In sum, regarding the issue of depression, these kinds of patients are commonly seen in sleep centers, and it takes quite a long time to sort out the possibilities. As you might imagine, most patients and their prescribing physicians or psychologists are reluctant to taper a patient off medication if there is the sense the drugs are effectively treating the depression. The motivation to taper therefore must come from the patient who continues to complain about nonrestorative sleep. What follows is a back and forth between the sleep doctor and the psychiatrist that might drag on for months if not a year or longer, because it is such a tricky and stressful experience for patients to consider tapering off medications that appear to be working. When the medications are not working that well, then the discussion about tapering or changing meds is a lot more practical for the patient to consider.
From the sleep professional perspective, we feel as if our hands are tied. We want the patient to receive better sleep quality, and the patient desires the same; but the prescribing physician, rightly so, is worried about the patient descending to the depths of a bad depression, which was the initiating factor in prescribing the medication at some point in the past. This point by the way could have been months or years, even decades in some patients.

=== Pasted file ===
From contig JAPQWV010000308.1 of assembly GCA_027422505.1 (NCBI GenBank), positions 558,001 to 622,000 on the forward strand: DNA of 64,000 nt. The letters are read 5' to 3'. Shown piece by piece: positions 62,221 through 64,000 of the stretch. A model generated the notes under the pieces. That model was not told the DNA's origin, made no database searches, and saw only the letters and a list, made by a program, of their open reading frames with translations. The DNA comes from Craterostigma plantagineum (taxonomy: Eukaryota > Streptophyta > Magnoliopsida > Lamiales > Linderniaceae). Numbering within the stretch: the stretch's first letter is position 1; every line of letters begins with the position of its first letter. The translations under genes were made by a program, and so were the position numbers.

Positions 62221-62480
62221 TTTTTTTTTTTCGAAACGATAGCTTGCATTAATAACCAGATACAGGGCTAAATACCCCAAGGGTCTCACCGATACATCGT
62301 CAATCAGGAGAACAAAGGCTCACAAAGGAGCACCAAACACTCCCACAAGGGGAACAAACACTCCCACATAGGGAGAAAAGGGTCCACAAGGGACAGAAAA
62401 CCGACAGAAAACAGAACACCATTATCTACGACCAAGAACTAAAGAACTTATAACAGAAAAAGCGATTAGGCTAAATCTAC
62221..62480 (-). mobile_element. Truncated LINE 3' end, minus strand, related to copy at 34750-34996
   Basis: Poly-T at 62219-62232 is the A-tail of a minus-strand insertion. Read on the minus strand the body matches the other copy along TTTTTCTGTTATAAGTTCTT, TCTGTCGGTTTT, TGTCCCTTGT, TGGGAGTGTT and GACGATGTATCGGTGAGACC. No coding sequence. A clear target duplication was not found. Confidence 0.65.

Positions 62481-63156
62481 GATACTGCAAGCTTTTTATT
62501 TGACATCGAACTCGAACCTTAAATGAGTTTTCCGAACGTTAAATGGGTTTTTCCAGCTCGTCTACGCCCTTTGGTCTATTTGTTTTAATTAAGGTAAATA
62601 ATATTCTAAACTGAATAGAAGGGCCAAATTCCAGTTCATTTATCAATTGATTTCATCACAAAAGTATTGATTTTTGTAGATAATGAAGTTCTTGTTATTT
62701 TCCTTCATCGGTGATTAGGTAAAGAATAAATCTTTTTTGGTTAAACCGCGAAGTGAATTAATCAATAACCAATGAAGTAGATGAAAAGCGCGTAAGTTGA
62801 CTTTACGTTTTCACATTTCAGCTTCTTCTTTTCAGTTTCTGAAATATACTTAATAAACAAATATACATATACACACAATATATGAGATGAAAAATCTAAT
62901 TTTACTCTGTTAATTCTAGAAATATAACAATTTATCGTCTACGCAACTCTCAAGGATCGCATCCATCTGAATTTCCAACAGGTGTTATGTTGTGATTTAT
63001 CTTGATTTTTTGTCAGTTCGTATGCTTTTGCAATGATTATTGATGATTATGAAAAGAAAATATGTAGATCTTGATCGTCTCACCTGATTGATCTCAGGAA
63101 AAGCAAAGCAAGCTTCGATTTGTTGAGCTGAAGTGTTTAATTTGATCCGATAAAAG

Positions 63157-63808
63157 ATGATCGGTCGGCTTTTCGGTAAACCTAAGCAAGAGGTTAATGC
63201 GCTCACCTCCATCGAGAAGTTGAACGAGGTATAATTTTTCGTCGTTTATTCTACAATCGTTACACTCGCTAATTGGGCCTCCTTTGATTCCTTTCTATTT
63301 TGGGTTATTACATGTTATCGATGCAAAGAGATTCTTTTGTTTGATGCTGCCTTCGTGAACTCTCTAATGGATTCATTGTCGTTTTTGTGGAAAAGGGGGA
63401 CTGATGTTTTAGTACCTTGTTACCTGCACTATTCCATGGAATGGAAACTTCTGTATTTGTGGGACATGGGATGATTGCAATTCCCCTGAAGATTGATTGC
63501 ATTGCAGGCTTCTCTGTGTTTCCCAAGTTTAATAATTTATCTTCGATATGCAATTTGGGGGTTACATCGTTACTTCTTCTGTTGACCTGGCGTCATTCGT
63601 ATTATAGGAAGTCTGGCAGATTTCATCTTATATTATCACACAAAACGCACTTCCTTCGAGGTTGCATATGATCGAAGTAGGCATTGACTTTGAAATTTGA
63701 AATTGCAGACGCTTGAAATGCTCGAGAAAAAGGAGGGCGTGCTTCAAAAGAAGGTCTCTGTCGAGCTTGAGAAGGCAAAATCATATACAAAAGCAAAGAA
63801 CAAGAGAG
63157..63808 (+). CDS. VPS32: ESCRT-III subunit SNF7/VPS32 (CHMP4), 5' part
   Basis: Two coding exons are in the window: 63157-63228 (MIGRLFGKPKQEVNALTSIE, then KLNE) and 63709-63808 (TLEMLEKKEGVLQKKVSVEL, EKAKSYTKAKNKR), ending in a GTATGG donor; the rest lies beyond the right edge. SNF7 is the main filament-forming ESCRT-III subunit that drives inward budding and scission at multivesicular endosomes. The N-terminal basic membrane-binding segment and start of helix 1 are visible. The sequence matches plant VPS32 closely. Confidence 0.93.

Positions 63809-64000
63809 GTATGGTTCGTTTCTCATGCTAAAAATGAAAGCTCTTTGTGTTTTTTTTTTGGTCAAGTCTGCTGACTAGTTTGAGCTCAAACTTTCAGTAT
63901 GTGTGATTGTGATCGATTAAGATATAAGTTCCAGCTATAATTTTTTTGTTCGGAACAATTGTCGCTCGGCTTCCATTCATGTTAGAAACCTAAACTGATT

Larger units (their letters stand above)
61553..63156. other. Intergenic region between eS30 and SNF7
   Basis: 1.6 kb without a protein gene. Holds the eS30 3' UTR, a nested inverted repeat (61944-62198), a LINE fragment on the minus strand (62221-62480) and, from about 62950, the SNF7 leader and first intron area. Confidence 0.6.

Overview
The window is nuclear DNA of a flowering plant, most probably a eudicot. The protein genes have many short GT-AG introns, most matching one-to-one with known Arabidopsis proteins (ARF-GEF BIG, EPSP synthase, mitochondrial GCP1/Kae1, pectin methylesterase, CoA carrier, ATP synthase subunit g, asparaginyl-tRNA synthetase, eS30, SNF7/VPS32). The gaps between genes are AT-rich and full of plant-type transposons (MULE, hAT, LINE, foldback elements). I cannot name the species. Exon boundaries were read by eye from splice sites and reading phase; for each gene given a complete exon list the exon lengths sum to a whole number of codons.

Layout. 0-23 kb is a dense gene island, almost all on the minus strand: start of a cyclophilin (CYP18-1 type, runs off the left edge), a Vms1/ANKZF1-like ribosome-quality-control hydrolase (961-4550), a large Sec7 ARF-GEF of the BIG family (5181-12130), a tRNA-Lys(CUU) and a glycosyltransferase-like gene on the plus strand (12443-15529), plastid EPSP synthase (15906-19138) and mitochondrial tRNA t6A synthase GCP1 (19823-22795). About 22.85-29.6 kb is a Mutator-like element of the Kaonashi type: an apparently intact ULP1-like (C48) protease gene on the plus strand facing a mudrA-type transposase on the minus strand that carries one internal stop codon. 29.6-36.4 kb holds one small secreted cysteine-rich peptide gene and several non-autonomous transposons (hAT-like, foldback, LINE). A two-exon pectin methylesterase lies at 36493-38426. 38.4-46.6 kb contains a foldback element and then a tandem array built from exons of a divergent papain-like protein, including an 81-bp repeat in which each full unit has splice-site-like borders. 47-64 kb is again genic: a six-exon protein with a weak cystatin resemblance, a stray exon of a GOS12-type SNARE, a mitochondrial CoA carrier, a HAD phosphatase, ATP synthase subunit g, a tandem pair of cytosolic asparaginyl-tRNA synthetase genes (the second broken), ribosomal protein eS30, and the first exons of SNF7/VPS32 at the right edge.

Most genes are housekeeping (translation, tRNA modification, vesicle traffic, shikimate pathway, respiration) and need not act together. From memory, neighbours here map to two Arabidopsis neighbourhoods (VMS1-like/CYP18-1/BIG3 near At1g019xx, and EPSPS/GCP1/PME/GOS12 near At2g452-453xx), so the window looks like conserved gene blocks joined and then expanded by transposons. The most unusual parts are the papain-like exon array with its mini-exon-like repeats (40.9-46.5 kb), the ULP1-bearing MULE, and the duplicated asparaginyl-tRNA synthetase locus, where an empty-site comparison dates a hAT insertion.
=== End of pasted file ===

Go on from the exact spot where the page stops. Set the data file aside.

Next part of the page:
One would like to think that using specific scales designed to measure depression symptoms would make this problem more easily resolvable. But, here again, many patients with depression do not consistently mark depression scales in a definitive fashion to nail down the diagnosis; and, the patients themselves may have started the whole conversation with the complaint of too much fatigue or tiredness, leaving any type of doctor they encounter wondering whether it’s a psychiatric or a sleep condition. Still another variation regarding depression are those patients who present with very high scores on tiredness, yet the tiredness scores never go down no matter how much seemingly effective sleep treatment the patient is receiving.
When patients report these paradoxical results on their questionnaires, it behooves both the patient and the sleep professionals to take a few steps back to garner a fresh look at the nature and severity of the sleep problems. I am not suggesting that the scales should be thrown out when the data look confusing. Rather, it’s when the data look confusing, we should be presuming we are missing something. While it may turn out we are dealing with a level of complexity that will take months or years to resolve, it is still more important to begin formulating theories and related strategies on how to tackle the problems of one of these more complex problems. Just like so many sleep professionals who only know how to prescribe sleeping pills for insomniacs, our field of sleep medicine would be better served by recognizing the need to go beyond the scales for sleepiness, tiredness, insomnia and sleep quality when the numbers do not add up.